In 2005, Ha stated that “Dokdo should be viewed as a disputed territory.” Dokdo - Korea’s easternmost islets located in the East Sea - has long been a thorny issue in Japan-Korea relations and a topic of heated nationalism. The politician’s comments were seen as highly unpatriotic in the traditionally conservative port city.

There is a truism in Korean political circles that if you want to become a politician, the first thing you need to do is clear out your digital record, as well as cover up the past bribes accepted and the taxes evaded. In the era of Facebook, we may just be seeing the beginning of the Internet’s effect on political campaigns.



When the Web becomes weaponry

Politicians are not the only public figures to fall victim to past comments going viral.

Jay Park, a singer and the former leader of boy band 2PM, pulled out of the K-pop group in 2009 and left the scene for some time after his MySpace page, which contained derogatory comments about Korea and its music scene, was leaked online years after the original posting. The singer left the peninsula for the United States.

Netizens also revealed comments posted online by MC Mong, a rapper and entertainer, asking how he could dodge mandatory military service in 2005. The ensuing 16 grueling months of legal battles damaged his image and career.

Average Joes have also proven susceptible to the telltale digital footprints.

A police officer surnamed Hwang stationed in South Gyeongsang left postings online defending the assailants in a rape case in Milyang, South Gyeongsang, in 2004, before he was hired by the police.

Korean Netizens found out that he had become a police officer and filed fierce complaints with the Gyeongnam Provincial Police Agency. Hwang had posted an official apology on the agency’s Web site - but the surge in criticisms overwhelmed the system and crashed the site.

“Words disappear once they are blurted out, and writings often get lost once publication halts, but the Internet is a different case,” said Lee Sang-jin, a professor at Korea University’s Graduate School of Information Security who specializes in digital forensics.

“If somebody who is in a hostile relationship with an individual initiates the search with malicious intentions, [remarks on the Internet] can be a threatening weapon.”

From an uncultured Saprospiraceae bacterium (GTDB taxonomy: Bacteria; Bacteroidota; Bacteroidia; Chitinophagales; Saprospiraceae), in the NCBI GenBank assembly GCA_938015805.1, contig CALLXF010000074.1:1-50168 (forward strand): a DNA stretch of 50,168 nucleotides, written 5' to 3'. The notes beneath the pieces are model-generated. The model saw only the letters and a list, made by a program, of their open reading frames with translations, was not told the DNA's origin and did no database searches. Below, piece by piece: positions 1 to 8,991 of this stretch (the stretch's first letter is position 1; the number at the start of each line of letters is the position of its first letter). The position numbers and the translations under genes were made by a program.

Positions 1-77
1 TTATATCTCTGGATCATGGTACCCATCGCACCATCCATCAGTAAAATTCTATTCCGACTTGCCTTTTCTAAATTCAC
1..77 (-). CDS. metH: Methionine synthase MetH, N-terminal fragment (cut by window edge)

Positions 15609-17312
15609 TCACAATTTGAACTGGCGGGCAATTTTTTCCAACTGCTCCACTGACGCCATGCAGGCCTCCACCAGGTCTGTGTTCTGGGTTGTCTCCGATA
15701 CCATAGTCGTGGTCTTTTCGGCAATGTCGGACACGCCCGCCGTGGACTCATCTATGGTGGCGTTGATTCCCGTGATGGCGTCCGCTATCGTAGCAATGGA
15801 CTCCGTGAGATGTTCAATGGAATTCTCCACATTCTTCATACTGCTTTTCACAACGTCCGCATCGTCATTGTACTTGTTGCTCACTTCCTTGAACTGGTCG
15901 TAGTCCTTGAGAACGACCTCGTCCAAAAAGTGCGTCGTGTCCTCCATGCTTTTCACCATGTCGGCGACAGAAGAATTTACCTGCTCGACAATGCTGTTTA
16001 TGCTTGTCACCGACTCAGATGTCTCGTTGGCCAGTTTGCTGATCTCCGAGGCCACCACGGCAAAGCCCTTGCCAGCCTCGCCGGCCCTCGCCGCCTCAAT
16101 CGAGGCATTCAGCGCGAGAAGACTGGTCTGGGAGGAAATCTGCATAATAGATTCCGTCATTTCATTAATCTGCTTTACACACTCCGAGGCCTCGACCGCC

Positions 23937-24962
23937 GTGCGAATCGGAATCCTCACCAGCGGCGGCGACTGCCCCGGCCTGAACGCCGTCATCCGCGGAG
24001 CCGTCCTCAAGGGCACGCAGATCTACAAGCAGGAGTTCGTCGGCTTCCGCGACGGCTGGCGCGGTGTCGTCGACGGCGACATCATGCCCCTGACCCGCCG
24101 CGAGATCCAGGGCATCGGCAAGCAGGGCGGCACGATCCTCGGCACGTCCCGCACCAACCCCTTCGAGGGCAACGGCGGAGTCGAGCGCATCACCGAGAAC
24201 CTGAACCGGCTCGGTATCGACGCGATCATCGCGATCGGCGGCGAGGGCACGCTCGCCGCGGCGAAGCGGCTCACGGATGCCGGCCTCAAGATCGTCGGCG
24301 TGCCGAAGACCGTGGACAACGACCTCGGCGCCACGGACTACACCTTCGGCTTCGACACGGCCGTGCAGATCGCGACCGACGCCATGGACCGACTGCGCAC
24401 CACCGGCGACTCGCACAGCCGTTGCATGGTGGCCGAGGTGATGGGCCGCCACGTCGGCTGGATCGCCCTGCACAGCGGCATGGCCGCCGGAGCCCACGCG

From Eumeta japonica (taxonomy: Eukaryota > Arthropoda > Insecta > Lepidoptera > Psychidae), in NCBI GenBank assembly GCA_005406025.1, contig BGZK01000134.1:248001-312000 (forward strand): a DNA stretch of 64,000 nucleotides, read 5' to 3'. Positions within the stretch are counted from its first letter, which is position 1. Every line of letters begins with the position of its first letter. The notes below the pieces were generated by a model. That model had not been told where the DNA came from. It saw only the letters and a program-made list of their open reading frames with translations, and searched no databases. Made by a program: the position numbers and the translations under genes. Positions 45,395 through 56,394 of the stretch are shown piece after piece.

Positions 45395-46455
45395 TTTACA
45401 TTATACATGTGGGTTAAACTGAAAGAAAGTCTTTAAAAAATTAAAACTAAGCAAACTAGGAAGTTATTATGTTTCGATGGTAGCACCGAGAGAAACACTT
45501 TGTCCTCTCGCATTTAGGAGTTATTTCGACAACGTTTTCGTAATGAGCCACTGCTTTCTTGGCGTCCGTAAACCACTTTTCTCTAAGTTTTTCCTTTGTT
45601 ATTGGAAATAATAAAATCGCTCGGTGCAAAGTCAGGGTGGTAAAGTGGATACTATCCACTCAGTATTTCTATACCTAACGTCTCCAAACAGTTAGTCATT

New operations and services

Nonetheless, the digital footprint has fostered a whole new line of work in Korea.

Recent reports suggest companies are increasingly using Facebook, Twitter and other social networking services during the hiring process, triggering protests from some who claim such an act infringes upon the privacy of applicants.

In the United States, a survey commissioned by the online employment Web site CareerBuilder.com showed that 37 percent of hiring managers use SNS to screen job applicants, with over 65 percent of them opting for Facebook as their primary resource.

There are reportedly some companies that specialize in background checks of potential employees and monitoring of current employees through SNS.

Also as the debate over “digital assets” - blogs, pictures and postings that people leave behind when they die - heated up in recent years, businesses that function as cybermorticians have sprung up.

In the United States, there are companies such as LifeEnsured and Entrustet that take care of a user’s digital legacy according to his or her will.

There are also “digital footprint laundering programs” in distribution today.

For instance, the online community DC Inside (www.dcinside.com) has enabled a “DC Hunter” feature that can delete all of a given individual’s postings in the online community. There is also Twitwipe (www.twitwipe.com), which alleges to wipe all of your tweets and clean up your Twitter account.

Still, Lee Sang-jin of Korea University’s Graduate School of Information Security said that “due to reposting of the postings and retweets, it would be safe to say that it’s impossible to completely delete your entire digital footprint.”

Jeong Tae-yeon, a psychology professor at Chung Ang University agrees: “With the advancement of digital media, the ‘current me’ is living together with past records today. And it is everyone’s task to decide on a clear perception as to how they will act in cyberspace.”

By Kim Hyung-eun [hkim@joongang.co.kr]